By Geoffrey Smith and Ana Beatriz Bartolo
Investing.com – The U.S. releases consumer inflation data for May, amid expectations that the key annual rate will remain stagnant at 8.3%. Eurozone bond markets are in a mess as they try to come to terms with the European Central Bank’s plans to raise rates. Oil prices soar after US lawmakers introduced a bill that expands the scope of sanctions against Russia. Amazon dodges an expensive race for cricket broadcasting rights in India, and half of Shanghai is back under restrictive measures after authorities discovered a new outbreak of covid-19. Eletrobras (SA:) defined the value of its shares, while Paulo Guedes talks about the price freeze.
Here’s what you need to know about the financial markets on Friday, June 10th.
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1. US CPI set to stay at 8.3%
The US will release its for May at 9:30 am. While not the preferred price measure (the personal consumer spending basket better reflects the spending patterns of a broader segment), it will still make headlines on Capitol Hill and across the country.
Analysts expect prices to have risen 0.7% in , an acceleration from April as gasoline prices resume an uptrend that is still intact in mid-June. However, the annual rate is expected to be at 8.3% as last year’s price increase falls out of the calculations.
The CPI core, which eliminates the most volatile food and energy elements, must have moderated, in contrast.
2. Eurozone bonds in a mess as ECB details interest rate hike plans
The euro fell, as did bond prices in the euro zone’s periphery, on the prospect of the European Central Bank raising interest rates in a slowing economic environment.
At her press conference on Thursday, ECB President , declined to give concrete details on how the ECB intends to keep bond yield spreads within an acceptable range as it embarks on its first monetary tightening in 11 years. On the other hand, it provided extraordinarily detailed guidance on the path of interest rates, which could be 75 basis points higher by the end of September.
At 8:07 am, the euro was down 0.21% to $1.0591, having lost more than 1.5c on Thursday. The spread between yields and , a barometer of financial stress in the euro zone, widened another 3 basis points to 233 bps after soaring on Thursday.
Meanwhile, in China, the city of Shanghai has put more than half of its inhabitants under Covid-19 restrictions again, just weeks after ending a two-month lockdown that led to considerable social unrest and a sharp drop. out of economic activity. Authorities ordered PCR tests for all residents in 14 of Shanghai’s 16 districts over the weekend, Reuters reported.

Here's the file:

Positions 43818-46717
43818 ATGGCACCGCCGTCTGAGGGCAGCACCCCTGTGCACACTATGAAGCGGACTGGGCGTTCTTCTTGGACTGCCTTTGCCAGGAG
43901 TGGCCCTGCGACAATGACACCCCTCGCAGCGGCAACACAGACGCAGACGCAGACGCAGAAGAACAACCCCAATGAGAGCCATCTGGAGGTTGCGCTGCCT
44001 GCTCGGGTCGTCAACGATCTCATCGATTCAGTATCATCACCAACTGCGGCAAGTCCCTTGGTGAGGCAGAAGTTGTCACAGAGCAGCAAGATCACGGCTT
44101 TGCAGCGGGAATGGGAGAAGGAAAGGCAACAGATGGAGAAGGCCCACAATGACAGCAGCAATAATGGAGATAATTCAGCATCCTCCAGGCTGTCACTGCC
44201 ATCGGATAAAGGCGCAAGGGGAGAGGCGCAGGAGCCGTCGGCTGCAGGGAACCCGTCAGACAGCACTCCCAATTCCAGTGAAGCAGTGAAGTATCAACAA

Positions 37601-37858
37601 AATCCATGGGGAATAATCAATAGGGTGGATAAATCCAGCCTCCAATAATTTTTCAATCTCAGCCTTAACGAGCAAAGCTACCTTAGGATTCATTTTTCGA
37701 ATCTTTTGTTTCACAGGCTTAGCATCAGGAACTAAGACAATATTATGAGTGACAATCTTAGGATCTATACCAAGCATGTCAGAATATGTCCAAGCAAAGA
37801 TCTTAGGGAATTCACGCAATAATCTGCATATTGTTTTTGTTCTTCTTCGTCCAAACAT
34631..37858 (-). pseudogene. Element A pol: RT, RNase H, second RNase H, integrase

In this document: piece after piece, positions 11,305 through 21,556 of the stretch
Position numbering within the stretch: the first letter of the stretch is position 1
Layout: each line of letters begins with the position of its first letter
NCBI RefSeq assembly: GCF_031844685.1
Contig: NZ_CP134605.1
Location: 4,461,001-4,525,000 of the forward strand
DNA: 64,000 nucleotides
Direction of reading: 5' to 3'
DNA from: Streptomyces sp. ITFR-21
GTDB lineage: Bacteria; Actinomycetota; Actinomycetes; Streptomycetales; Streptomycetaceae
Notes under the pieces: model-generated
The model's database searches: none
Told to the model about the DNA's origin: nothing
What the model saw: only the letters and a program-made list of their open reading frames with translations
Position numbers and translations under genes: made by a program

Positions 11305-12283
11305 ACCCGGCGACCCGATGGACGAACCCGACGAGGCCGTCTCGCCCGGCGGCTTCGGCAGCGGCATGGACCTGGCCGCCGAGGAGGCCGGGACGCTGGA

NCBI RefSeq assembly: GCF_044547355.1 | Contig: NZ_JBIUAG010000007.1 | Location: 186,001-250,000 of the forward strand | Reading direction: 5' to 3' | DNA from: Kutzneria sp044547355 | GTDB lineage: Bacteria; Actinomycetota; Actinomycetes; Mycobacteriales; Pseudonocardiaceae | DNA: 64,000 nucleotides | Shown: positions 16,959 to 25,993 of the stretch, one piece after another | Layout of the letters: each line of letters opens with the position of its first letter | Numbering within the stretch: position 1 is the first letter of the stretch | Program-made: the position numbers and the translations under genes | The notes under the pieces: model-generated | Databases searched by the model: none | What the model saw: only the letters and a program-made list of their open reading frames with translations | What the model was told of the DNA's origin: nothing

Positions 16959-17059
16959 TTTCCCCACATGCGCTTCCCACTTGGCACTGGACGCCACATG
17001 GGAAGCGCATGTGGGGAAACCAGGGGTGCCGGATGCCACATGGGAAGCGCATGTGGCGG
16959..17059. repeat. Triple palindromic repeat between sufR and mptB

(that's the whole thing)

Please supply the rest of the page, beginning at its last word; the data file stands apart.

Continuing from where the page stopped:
The news came too late to derail a continued rally in Chinese stocks, which have responded enthusiastically to signs the government is winding down its campaign against tech giants this week. They were further encouraged by a drop in inflation and in May, raising hopes that the central bank will be a little bolder with its monetary easing next week.
3. American stock market
US equity markets are expected to open mixed as participants take a cautious wait-and-see stance before the CPI launch. The figure comes a week after a labor market report that still pointed to a good degree of dynamism in the economy.
At 8:10 am, the 100 futures were up 0.01%, while the Nasdaq 100 and the 100 were down 0.22% and 0.33%, respectively.
Stocks likely to be in focus later on include Walt disney (NYSE:) (SA:), which fired its head of television on Thursday and who also appears in another of the big corporate stories of the day. It is still embroiled in a $7.7 billion bidding war for the rights to broadcast the Indian Premier League cricket tournament, in contrast to Amazon (NASDAQ:) (SA:), which has decided to keep its money in its pocket. , according to Bloomberg sources.
DocuSign (NASDAQ:) (SA:) will also be on the radar, down 25% premarket after a poor balance on Thursday night.
SEE: US stock quotes
4. Eletrobras prices its shares
Eletrobras set its offer price at R$ 42 per shares this Thursday, 9th. The company sold 802.1 million shares, moving R$ 33.7 billion between base and supplementary lots. Thus, the government ceased to be the company’s controller, despite still maintaining the golden share.
Meanwhile, amid political speeches, President Jair Bolsonaro said the bill is “unfairly” attributed to him and called on the supermarket sector to reduce prices. Bolsonaro’s image is eroded because of inflation and he also said that this scenario favors the return of what he classified as “populism”, when referring indirectly to former President Lula.
Along with these statements made at the Forum of the National Supply Chain of the Brazilian Association of Supermarkets (Abras), the Minister of Economy, Paulo Guedes, defended that supermarkets should freeze prices until next year and that there should also be a cut in state taxes. on basic basket products.
At 8:11 am, the EWZ ETF was up 2% at $32.11 on the US premarket.
5. Oil on the rise as GOP lawmakers introduce Russian energy secondary sanctions law
Crude oil prices rose again on Friday after the threat of US “secondary sanctions” on the Russian energy industry rose a little.
U.S. Republican lawmakers have introduced a bill that would bar federal agencies from dealing with anyone who still has business ties to sanctioned Russian entities, in an echo of measures that have crippled the oil industries of Iran and Venezuela in recent years.
Figures from the UAE to India have warned the US against going down the same path with Russia, arguing that it would have a much more profound impact on global markets given Russia’s status as the world’s second largest exporter.
As of 8:13 am, U.S. crude oil futures were up 0.84% at $122.53 a barrel, while U.S. crude futures were up 1.01% at $124.31.
CHECK: Energy commodity quotes